Axel-In-Charge: Facing the 'Divided' Marvel NOW! Future
So DC’s Wednesday Comics had its debut recently. It’s new and different, so it’s very interesting to see what people have to say about it.
Glenn Walker thought it was amazing:
Kyle Baker’s Hawkman is stunning. Neil Gaiman and Mike Allred have recreated the Silver Age Metamorpho perfectly. The Flash is the peak of sequential storytelling. Great to see a jet age Green Lantern, it’s the era he was created for. Father and son Kuberts do Sgt. Rock, just as husband and wife Palmiotti and Conner give us a delightful take on Supergirl, Krypto and Streaky. Dave Gibbons and Ryan Sook pay homage to Hal Foster’s Prince Valiant with Jack Kirby’s Kamandi just as Paul Pope does the same for Alex Raymond’s Flash Gordon with his Adam Strange. It’s just beautiful.
And for those of you for whom that last paragraph means nothing, don’t worry. The best thing about Wednesday Comics is that it’s non-continuity. In English, that means it’s mainstream – it’s accessible to any readers new or old. If you’ve been reading these things forever or if you wouldn’t know a Teen Titan from Tony the Tiger, you’ll still enjoy this.
Kelvingreen didn’t think it worked:
First off, despite the “normal” appearance, this is still being sold through Diamond’s distribution monopoly, and, as far as I can tell, is only being sold through comic shops. As a result, the intended audience becomes a little murky. The format seems to be aimed at people who once read comics, but haven’t in a while, or who don’t read superhero comics, but do read the humour strips in the Sunday papers, but then, once again, it’s only being sold through the specialist shops those people will never, ever, visit. All the new formats in the world will do no good if you’re stuck with such an exclusive distribution method, and it may even be counter-productive to try anything new because the audience served by that method may by now be trained so that they don’t want anything different.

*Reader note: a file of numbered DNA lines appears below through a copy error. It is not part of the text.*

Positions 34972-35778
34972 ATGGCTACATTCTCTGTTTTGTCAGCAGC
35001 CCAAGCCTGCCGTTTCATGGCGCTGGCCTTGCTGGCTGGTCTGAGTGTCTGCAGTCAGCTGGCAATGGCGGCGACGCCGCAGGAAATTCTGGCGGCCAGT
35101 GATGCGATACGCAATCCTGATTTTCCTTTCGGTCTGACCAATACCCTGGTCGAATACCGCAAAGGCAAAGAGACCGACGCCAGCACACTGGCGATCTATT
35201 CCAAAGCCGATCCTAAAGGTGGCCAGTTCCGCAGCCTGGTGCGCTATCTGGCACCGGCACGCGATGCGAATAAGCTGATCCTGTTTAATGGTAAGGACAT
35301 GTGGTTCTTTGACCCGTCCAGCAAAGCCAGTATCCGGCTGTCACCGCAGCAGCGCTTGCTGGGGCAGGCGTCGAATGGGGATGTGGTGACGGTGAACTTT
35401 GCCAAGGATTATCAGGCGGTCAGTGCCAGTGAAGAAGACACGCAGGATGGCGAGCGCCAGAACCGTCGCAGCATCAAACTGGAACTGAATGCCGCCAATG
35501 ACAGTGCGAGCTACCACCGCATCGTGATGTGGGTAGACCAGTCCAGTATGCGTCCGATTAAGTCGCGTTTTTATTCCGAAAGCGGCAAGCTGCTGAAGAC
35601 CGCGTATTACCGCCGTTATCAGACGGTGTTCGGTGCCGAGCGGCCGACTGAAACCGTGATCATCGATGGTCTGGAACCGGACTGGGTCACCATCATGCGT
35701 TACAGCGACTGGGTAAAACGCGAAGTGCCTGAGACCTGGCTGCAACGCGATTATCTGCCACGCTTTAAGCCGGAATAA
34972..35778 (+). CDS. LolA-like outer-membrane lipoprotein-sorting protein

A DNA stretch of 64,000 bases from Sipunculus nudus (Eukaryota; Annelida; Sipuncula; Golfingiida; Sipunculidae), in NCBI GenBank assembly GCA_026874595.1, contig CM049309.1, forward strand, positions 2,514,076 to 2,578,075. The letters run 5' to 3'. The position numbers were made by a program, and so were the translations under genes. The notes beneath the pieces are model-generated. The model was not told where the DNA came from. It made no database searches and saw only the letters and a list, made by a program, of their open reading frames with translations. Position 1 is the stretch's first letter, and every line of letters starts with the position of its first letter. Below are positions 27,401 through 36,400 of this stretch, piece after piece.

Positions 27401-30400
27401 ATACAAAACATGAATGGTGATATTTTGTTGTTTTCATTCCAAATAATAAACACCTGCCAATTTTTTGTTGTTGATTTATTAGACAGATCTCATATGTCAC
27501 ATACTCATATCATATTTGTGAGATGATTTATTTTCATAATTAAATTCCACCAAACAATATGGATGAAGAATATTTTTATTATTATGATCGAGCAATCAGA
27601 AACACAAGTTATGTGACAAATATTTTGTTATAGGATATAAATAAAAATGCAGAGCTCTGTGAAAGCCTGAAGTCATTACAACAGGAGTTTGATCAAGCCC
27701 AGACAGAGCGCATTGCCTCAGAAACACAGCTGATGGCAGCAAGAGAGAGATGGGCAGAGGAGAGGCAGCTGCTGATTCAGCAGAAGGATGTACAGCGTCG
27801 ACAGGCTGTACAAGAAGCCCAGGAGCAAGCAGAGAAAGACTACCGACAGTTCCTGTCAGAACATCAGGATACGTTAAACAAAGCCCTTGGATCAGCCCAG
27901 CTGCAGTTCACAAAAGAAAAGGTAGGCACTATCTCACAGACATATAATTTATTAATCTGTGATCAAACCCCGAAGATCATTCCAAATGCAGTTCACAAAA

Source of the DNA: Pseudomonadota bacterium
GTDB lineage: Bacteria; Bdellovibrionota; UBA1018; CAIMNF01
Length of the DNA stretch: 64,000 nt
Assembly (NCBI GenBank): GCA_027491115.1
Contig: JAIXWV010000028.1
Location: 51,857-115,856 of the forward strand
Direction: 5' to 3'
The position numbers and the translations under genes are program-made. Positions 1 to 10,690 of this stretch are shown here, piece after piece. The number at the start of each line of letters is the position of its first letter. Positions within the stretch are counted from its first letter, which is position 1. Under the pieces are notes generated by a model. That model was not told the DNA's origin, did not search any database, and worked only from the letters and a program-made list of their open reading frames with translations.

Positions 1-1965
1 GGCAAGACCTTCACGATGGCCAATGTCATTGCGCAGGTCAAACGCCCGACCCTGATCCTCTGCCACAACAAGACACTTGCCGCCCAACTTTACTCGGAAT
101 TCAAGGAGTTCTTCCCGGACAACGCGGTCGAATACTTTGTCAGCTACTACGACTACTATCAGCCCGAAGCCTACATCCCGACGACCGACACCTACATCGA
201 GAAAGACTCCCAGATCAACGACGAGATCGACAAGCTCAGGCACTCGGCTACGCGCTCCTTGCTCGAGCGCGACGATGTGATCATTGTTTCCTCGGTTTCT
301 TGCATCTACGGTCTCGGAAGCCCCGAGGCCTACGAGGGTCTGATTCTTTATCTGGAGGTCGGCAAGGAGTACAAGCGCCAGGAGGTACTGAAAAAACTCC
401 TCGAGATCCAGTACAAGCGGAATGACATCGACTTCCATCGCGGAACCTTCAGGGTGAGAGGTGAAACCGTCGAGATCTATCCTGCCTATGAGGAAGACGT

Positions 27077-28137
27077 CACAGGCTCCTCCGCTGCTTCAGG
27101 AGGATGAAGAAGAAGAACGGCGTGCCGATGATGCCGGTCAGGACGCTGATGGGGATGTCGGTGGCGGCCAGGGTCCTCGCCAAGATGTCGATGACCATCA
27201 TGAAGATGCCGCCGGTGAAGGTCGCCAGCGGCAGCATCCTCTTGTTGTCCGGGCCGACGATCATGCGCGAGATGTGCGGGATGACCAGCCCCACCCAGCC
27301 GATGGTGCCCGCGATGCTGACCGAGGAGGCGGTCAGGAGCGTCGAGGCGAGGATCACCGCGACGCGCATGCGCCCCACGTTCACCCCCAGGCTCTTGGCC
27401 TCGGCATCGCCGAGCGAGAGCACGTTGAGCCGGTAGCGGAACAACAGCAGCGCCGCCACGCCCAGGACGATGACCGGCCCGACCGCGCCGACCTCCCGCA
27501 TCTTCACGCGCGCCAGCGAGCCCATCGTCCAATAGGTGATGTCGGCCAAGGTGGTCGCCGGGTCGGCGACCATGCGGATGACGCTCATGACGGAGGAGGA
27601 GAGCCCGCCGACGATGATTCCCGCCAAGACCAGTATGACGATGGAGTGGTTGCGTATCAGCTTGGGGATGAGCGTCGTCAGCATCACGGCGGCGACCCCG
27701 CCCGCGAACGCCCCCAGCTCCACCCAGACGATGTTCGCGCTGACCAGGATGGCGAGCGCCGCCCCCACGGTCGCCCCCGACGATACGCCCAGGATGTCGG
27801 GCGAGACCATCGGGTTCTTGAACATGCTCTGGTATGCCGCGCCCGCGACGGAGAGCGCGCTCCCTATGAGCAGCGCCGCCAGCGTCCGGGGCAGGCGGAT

Distribution is one thing, crucial to the success of the project, but the contents are just as important, and are just as bungled. The storytelling is abysmal, okay on its own grounds but completely wrong for a one-page-a-week format, with acres of wasted space, a distinct lack of actual things happening, and a disturbing tendency toward limp “cliffhangers”. DC have assembled a group of writers and artists here who often excel in the usual twenty-two pages of a monthly US comic, but seem to have no idea whatsoever how to pace a single page of storytelling; they seem to be writing with an eye to a full story, but have neglected how the single page reads. A lot of these creators are really good, and should be able to figure out how to tell a one-page story, but none of them have managed it (although Paul Pope comes very close); Neil Gaiman and Dave Gibbons should have an idea, at least, from their experience in the UK weeklies, but even they stumble, as if they, like the audience, have been conditioned to not understand how single page storytelling works. There are about fourteen billion webcomic creators out there, all of whom could do a better job than this A-list collection of writers and artists has managed.
While The Crosspatch explains why he passed on the issue:
1. It’s only 16 pages.
2. It’s $3.99/week.
3. It’s odd-sized.
4. It’s $3.99/week.
5. It’s a collection of 16 stories, and you know some of them are going to be crap.
6. It’s $3.99/week.
Yeah, no thanks, DC. Tell you what, collect the stories that are actually worth a damn into a TPB or (this might sound crazy) a regular freaking comic book, and I might pick some of them up. In the current format — no way in hell.
so what do you think?